PLAINS TOWNSHIP, LUZERNE COUNTY (WBRE/WYOU-TV) — March is Colorectal Cancer Awareness Month. Despite awareness campaigns, the CDC reports about a third of adults in the U.S. admit they are not up-to-date with their colon cancer screening.
That percentage exists despite the CDC reporting the number of people who are up-to-date has increased in recent years. As Eyewitness News Healthbeat Reporter Mark Hiller explains, a local hospital used a huge visual on Tuesday to drive home the importance of colorectal cancer screening.
Walking into the lobby of Geisinger Wyoming Valley, something really big caught Anthony Feola’s attention.
“Obviously, it draws your eye in here. I’m not sure exactly what this thing is here,” said the Wilkes-Barre man.
It was a giant, inflatable colon. The visual display helped emphasize the importance of screening for colon cancer.
The display featured malignant polyps and other diseases of the colon. Gastroenterologist Seth Kaufer says you should begin colon cancer screening “at the latest, starting at age 50 but for some people sooner.”
When it comes to screening methods there are options. Dr. Kaufer said, “They’re finding more and more newer things to help kind of look for those markers or risk factors in your blood, in your stool, on imaging.”
While the at-home screening kit Cologuard or the virtual colonoscopy CT scan colonography may be right for some, Dr. Kaufer said, “The gold standard is obviously doing the colonoscopy.”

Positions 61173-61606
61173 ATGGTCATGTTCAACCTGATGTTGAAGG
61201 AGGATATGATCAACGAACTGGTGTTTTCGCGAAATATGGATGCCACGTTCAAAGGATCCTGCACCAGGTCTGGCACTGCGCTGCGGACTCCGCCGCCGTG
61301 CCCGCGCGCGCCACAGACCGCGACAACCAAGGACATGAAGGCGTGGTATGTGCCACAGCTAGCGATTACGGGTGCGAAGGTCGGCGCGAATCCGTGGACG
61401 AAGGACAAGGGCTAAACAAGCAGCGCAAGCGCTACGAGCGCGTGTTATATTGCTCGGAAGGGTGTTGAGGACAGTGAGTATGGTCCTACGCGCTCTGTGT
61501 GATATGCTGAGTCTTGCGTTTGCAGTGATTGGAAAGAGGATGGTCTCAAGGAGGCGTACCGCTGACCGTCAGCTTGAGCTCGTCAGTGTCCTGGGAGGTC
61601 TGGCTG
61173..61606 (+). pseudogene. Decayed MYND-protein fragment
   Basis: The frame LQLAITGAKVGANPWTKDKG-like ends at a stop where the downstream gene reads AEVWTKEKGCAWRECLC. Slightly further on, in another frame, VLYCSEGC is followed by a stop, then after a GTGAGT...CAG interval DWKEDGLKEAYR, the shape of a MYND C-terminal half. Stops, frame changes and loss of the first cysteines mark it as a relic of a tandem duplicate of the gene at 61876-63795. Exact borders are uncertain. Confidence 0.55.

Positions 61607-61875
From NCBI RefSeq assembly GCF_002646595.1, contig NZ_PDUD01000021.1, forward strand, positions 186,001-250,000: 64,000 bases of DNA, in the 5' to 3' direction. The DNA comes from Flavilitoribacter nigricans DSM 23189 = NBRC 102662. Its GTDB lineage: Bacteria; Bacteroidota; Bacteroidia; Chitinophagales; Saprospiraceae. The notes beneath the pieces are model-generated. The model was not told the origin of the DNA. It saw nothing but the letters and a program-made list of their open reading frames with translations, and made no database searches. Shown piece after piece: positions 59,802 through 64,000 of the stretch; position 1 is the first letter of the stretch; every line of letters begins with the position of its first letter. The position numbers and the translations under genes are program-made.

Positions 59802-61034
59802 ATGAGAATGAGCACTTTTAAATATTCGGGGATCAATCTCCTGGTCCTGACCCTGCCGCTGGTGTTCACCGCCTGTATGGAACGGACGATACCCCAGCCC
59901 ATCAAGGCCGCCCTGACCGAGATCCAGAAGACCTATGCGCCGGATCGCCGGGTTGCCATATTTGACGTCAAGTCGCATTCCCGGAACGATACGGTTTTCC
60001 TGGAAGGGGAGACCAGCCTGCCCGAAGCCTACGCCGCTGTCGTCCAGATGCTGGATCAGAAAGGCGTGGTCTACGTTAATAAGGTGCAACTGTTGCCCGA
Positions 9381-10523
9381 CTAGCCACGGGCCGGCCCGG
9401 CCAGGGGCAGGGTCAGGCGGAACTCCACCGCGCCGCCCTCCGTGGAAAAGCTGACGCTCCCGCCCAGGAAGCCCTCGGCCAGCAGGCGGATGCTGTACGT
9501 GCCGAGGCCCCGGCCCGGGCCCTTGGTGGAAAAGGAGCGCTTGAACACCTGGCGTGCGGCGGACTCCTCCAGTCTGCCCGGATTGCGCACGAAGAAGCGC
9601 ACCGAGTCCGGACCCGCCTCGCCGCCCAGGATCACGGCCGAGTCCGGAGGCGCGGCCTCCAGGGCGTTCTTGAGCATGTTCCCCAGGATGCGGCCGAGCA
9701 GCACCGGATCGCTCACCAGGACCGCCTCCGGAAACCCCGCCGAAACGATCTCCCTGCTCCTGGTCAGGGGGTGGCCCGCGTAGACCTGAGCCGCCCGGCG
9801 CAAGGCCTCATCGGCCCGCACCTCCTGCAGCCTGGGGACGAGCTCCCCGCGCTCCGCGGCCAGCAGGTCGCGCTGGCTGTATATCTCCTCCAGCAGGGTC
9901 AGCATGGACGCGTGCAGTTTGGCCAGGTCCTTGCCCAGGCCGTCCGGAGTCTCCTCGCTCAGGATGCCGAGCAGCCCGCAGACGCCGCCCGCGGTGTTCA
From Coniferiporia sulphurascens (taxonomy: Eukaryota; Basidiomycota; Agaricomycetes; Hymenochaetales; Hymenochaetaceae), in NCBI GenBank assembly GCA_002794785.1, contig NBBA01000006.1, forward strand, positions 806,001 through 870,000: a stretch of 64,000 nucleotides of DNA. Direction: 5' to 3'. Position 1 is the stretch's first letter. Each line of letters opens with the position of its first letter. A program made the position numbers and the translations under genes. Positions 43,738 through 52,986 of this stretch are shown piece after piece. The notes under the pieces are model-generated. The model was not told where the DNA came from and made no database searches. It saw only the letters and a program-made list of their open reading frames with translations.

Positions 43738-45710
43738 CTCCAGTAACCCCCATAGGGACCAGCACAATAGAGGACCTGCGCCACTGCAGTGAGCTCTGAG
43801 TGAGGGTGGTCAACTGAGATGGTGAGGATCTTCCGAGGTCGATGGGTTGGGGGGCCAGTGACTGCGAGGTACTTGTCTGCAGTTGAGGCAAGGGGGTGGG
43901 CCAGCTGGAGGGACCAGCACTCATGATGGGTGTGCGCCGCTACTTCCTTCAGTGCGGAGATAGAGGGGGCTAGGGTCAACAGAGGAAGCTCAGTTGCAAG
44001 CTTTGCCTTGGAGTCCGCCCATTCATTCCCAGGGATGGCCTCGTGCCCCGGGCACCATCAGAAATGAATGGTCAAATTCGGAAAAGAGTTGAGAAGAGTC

Colonoscopies allow doctors to find and even snare pre-cancerous polyps and prevent a disease that claims more than 50,000 lives each year.
“It gives me peace of mind that I know everything is all right.” said Joan Considine, RN who is a Geisinger nurse.
She signed up at the display to schedule her 10-year colonoscopy. She’s had two previous ones.
“You don’t even know that you had it. You go in, you go to sleep, they take you, they do the test, you wake up and you don’t even know that you had it,” said Ms. Considine.
At 30, Mr. Feola is much younger than the recommended screening age. But the giant, inflatable image left him with a lasting impression.
“Especially when you’re looking at men, right? It’s like colonoscopy, colons. Nah, I don’t want to be dealing with that. I’m not there yet, right? But yeah, it’s important,” he said.
The CDC reports each year nearly 137,000 people are diagnosed with colon cancer in the U.S. It is highly preventable with regular screening and highly treatable with early detection.